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Using the same basic technology as "Sky
Captain And The World Of Tomorrow," actors performing on bare sets
against green screens with backgrounds and props CGIed in later, Robert
Rodriguez and Frank Miller's "Sin City" succeeds where the former film
failed, possibly because Miller's graphic novels were essentially used
as storyboards for the film, which was further heightened by Rodriguez'
strong cinematic sensibilities (though he has his excesses and lapses,
and in my opinion, Rodriguez and Steven Soderbergh are the only
contemporary directors who have any kind of understanding of film as a
unique narrative medium in its own right and not a bastardized offshoot
of literature or drama.)
"Sin City" really bridges the gap between the comic strip/book and film,
much more successfully than Warren Beatty, Harold Michelson, and
Vittorio Storaro did with "Dick Tracy" (1990). It's approach is also a
potential answer to the problem I've cited as to why recent
traditionally animated films like "Treasure Planet" and DreamWorks'
"Sinbad" failed; that they were really aimed at 10-14 year olds who
couldn't get past seeing these films as cartoons like younger kids could
and would probably have responded better if they were live-action or a
live-action/animated or CGI hybrid. And by setting the film in a totally
stylized world, it's a lot easier to accept this hybrid look than more
traditional live-action comic strip adaptations whose mixture of actual
locations and CGI are often at odds with each other in maintaining a
unified fantasy feel.
"Sin City" has one of the better HD-to-film transfers I've seen to date
with only a couple of shots showing video artifacts. There are strong
contrasts in both the live-action lighting and the CGI material. The
film has been rendered mostly in black-and-white with occasional color
agents. In some of the goriest scenes, blood is rendered white. And a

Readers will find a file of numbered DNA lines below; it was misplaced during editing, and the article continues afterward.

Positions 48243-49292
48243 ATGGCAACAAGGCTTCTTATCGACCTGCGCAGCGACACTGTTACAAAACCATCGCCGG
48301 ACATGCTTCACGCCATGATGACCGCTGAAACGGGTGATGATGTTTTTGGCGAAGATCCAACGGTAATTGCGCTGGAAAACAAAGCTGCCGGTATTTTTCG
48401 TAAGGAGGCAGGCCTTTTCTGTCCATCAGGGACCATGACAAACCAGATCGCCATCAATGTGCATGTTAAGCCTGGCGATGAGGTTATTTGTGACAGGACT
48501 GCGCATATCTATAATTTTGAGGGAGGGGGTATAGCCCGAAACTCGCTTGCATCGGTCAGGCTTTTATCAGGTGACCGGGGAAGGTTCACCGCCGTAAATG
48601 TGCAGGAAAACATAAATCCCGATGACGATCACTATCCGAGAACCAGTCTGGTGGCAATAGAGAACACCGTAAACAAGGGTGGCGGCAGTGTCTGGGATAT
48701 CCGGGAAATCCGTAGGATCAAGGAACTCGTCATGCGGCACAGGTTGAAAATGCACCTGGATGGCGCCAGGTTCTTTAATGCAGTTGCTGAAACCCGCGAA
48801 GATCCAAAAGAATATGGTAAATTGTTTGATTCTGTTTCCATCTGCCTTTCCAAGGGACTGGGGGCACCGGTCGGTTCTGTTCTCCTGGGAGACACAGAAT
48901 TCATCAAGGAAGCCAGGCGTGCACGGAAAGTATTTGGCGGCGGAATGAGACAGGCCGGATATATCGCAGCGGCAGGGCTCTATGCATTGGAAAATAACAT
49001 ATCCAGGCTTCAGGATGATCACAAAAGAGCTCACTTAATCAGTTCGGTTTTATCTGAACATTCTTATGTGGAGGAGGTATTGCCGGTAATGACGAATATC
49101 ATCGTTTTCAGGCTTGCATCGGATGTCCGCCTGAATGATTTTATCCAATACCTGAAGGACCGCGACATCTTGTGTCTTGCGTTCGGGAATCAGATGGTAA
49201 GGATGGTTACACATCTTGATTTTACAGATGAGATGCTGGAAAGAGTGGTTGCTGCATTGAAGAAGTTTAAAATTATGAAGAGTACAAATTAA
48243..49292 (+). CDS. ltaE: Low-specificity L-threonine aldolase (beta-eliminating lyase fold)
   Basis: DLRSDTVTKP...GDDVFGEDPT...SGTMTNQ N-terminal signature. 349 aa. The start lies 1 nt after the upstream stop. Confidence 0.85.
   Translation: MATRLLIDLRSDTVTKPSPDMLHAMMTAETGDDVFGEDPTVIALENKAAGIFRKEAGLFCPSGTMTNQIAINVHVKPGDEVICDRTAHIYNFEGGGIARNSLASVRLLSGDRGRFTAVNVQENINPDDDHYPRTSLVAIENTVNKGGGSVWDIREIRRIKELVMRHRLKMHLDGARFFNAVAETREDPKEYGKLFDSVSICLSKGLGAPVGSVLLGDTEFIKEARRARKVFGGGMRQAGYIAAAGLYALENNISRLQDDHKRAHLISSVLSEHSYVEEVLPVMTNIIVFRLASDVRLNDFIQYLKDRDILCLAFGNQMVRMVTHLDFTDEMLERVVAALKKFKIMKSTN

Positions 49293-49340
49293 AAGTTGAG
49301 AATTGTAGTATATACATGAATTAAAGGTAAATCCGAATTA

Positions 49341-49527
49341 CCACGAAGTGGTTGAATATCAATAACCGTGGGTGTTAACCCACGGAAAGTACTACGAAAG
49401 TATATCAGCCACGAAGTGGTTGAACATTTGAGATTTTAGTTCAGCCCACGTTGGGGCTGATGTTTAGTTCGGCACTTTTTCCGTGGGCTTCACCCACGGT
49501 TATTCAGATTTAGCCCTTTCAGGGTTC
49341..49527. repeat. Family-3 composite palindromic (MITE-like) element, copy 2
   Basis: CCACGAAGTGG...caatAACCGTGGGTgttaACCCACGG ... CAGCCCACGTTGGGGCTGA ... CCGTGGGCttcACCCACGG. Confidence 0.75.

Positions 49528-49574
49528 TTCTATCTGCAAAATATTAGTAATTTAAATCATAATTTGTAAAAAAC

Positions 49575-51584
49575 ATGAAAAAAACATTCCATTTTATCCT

warning, this is probably the most graphically violent film released in
the United States in a decade or so.
Where the film is flawed is in its
story. In the traditional of "Pulp Fiction," it intertwines four vaguely
related tales in a sometimes confusing manner. And not helping things is
the overuse of stylized dialog and narration in the vein of pulp noirish
novels and stories of the Forties and Fifties. While this might work
fine on the page, it comes off as excessive and detrimental to the pace
of the film; a little of it would have worked better in sustaining the
idea and its mood.
Knowing how Rodriguez works, it probably didn't cost very much and may
already be in profit, so it's likely to inspire other, no doubt
less-talented, filmmakers to use this approach, and probably not with
the singular vision Rodriguez and Miller brought to this film.
(Personally, I'd still prefer to film on sets, in Panavision anamorphic
or 65mm of course.) This is likely to lead not only to more "Sky
Captains" but badly conceived adaptations of other graphic novels and
even worse ones supposedly created specifically for the screen. And
because few directors and even fewer writers, producers, and executives
have any background in visual storytelling, the visual dynamics are
likely to be overwhelmed by excessive talk, especially in the very
likely event of Robin Williams or Jim Carrey being cast in one of these
"Sin City" is worth seeing for the accomplishment and what it portends
for the future.
Mitchell is a film editor, film director, and film historian. He lives in
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